About the Book
This book entitled Imperial Mappings: In Savage Spaces (Baluchistan and British India) is about the signifying form, and symbolic content of imperial boundary making in late nineteenth century India. The time and text of boundary making in the specific area British Baluchistan, has been used as a lens to view the critical concerns of imperial survival at the edge of power, where possession was always haunted by its loss. This sense of negative displacement, tied to the horror of the 'savage other', i.e., the tribal figure cannibalizing culture, and the agonistic play of the 'Great Game' with Russia on the plane of mimetic desire, was the starting point for mapping the empire of perfect order, of utopic permanence. Appropriating the negative in discourse, fictionalized the space of the border as strange and sinister, to provide alibis for the subjugations, that were iconic of dominated space, designed to serve the ends of power. In this dialectic of self and space, the place of the boundary. became the plane of narcissistic reflection of appropriated territory, imposed structure, smooth adornment, to confirm the poetics of imperial translations, to render the savage civil, and crypt uncertainty in shows of power. to image the self in signs of perenniality. The of the boundary, situated in the gap between permanence and transience may therefore be read as the book suggests, as an allegory of the imperial sublime, affirming the confiscation of natural space, to establish on its ruins the relativized historical place of an intrusive Western subjectivity.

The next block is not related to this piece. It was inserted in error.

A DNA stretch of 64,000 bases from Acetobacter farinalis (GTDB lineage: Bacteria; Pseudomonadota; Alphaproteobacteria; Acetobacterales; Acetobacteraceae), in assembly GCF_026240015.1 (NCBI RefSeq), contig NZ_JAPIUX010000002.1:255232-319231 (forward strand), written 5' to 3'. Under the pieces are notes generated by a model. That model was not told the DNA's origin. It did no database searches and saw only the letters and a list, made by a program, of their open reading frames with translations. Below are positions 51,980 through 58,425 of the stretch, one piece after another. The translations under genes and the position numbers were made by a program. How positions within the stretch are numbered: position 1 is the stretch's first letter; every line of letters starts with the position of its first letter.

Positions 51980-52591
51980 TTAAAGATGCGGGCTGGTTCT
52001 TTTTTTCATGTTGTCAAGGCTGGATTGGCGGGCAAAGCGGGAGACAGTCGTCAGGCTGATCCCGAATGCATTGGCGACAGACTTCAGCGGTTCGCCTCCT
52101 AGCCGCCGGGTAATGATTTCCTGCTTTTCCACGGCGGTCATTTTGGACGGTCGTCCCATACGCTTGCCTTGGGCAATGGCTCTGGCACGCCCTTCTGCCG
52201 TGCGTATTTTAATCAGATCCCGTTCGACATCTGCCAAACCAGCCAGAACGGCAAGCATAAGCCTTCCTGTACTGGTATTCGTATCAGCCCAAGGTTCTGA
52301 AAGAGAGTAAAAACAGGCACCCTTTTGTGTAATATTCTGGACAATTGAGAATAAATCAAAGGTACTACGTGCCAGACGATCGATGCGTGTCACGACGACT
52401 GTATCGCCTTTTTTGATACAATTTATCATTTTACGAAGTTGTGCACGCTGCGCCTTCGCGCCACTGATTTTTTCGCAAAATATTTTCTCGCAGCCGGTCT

About the Author
Simanti Dutta, was born in India, and lives now in London, U.K. She holds the degrees of M.A. in History and Anthropology, and Ph.D. in British Imperial History on the Indian Frontier, from the University of London. Recently, she has been engaged in conducting postdoctoral research at Oxford and London, on the basis of which, she has written the present book. She is now engaged in writing and researching her second book, which will explore the themes of History and Memory in the Imperial and modern Indian context.
**Contents and Sample Pages**